11. My thoughts on the matter of the Pope’s resignation are more for the future and the work ahead for whoever succeeds Benedict. A newly elected pontiff may find it difficult, if not impossible, to implement any needed reforms while dealing with the presence of a still-living former pontiff, who may or may not be perceived as a eminence gris to a newly installed pope.
    As for Benedict’s “abdication”, I choose to see it as the action of a man who, seeing that change is needed — indeed, required — of the Church to which he has given his entire life, finds himself unable (or unwilling) to institute. Whatever his reasons and to be honest, no amount of speculation will reveal those reasons to be other than those Benedict stated, they are those of man acutely aware of his own frailty.

    • You forgot red shoes. ‘The Church’ is a very lucrative business. Is that a little boy in the crowd? What he’s saying? “The Emperor has no clothes on.” Be quiet boy. If that’s true, then we’re all lying to ourselves, and we can’t have that. Red shoes for everyone please, Be quiet little boy.

  12. This is an interesting view. I personally feel that the pope realizes the trials that are ahead and that he is not physically capable of seeing the fight through to the end. I admire him for what had to be a difficult decision that opens him up for scrutiny and speculation.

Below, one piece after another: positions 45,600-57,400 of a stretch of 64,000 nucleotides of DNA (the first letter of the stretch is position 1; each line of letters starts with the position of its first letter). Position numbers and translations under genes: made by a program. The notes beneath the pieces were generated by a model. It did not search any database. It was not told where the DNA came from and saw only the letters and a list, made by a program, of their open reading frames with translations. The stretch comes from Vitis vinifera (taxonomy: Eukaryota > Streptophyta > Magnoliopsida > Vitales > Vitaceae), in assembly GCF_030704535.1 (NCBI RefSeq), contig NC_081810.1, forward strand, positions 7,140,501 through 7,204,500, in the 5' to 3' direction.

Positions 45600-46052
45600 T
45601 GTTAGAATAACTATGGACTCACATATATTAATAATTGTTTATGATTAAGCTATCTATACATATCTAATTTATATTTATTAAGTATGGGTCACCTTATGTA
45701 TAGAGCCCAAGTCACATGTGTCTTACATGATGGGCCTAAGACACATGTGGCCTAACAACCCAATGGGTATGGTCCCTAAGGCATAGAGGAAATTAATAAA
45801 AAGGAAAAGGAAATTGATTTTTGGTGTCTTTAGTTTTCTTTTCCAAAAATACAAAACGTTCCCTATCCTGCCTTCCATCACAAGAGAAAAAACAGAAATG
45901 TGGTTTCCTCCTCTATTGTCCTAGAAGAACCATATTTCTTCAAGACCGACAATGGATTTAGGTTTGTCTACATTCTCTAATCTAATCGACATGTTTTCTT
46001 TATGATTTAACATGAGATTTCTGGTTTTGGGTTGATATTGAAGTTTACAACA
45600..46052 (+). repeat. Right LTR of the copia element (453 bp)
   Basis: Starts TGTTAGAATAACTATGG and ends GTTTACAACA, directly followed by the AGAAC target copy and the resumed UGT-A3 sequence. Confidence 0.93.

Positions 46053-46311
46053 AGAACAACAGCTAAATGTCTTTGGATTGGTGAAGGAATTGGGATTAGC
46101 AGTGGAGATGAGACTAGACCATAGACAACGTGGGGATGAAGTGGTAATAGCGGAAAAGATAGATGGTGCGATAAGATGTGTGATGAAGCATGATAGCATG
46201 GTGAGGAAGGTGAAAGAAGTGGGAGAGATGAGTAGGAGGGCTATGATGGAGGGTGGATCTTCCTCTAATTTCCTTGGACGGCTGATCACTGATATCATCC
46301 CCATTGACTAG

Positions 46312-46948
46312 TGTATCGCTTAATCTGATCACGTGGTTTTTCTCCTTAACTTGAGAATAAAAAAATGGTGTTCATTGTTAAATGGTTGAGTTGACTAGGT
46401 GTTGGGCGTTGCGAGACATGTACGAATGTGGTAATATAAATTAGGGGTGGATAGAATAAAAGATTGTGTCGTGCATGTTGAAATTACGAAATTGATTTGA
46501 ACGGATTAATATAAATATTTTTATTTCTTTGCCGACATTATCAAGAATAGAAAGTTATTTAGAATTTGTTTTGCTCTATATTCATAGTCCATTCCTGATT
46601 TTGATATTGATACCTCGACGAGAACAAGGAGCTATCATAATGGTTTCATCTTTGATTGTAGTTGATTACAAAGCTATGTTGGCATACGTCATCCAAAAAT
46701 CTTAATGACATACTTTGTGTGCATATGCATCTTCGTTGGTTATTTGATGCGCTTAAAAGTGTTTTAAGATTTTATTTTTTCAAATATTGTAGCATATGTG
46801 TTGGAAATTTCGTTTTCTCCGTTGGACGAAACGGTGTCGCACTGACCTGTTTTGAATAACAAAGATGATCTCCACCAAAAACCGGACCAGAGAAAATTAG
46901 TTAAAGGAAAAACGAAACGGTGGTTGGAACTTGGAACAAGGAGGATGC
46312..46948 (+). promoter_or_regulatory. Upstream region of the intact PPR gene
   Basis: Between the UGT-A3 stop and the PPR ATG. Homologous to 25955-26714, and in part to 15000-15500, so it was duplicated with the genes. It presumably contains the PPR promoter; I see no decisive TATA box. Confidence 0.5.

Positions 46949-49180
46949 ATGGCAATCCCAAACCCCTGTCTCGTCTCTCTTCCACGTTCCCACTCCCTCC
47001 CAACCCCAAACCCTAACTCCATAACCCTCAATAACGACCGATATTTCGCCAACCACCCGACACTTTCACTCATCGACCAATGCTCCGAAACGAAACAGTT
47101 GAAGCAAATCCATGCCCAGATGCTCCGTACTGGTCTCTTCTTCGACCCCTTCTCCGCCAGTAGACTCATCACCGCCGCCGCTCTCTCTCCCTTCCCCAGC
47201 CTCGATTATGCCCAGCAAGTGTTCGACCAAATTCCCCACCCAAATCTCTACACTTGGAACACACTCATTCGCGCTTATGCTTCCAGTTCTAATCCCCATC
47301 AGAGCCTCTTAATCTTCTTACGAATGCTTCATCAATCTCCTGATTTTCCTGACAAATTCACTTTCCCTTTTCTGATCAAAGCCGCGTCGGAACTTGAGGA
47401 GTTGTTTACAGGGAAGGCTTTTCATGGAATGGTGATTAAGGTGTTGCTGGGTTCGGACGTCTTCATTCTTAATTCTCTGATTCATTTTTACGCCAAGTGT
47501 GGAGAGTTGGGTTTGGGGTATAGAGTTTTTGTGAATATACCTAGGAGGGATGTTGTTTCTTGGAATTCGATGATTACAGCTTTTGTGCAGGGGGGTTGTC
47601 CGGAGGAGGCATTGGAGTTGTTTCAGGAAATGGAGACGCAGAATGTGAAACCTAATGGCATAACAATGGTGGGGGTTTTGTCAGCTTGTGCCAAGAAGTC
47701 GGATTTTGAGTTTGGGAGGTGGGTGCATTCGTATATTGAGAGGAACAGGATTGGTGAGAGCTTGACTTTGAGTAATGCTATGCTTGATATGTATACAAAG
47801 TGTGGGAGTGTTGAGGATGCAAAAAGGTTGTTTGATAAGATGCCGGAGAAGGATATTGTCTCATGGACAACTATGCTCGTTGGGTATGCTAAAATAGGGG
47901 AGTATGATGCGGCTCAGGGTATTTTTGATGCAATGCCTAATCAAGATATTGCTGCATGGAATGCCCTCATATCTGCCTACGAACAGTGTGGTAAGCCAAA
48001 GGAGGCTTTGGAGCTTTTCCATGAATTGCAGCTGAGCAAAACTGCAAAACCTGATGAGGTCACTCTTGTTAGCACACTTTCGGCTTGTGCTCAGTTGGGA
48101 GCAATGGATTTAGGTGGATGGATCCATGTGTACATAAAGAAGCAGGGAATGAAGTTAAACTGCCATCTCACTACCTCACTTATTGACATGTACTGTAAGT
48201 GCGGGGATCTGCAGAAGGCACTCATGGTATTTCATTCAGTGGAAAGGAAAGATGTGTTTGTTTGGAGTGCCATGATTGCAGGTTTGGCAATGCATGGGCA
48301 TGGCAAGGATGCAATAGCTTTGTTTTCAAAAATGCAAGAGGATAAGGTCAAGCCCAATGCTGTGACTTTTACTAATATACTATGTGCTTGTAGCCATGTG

13. the time magazine featured an article several weeks ago that also has an interesting view on this. it’s not that he resigned and surrendered. perhaps he simply wishes to exercise influence and power in the shadow.

  14. Plus, let us not forget that it was during his tenure as Pope, that so many cases of sexual misconduct among the priesthood was publicly exposed. The latest senior member of the church to be exposed is the Cardinal of the Scottish Catholic Church who has also resigned!

  15. I have often noticed that christians tend to take the writings of earlier generations as gospel truth … whereas … as God created each human in his own likeness … should there not be an attempt to analyse what you read and juxtapose it to how your mind accepts it in your present. Does it “gel” with your thinking …. its possible that the persons who wrote stuff in the past had their own share of biases and its possible they erred. What I say is not conclusive and possibly more than 90% of it is true ….. but the balance 10% should be reserved for human error …. or put down as a changing of the times.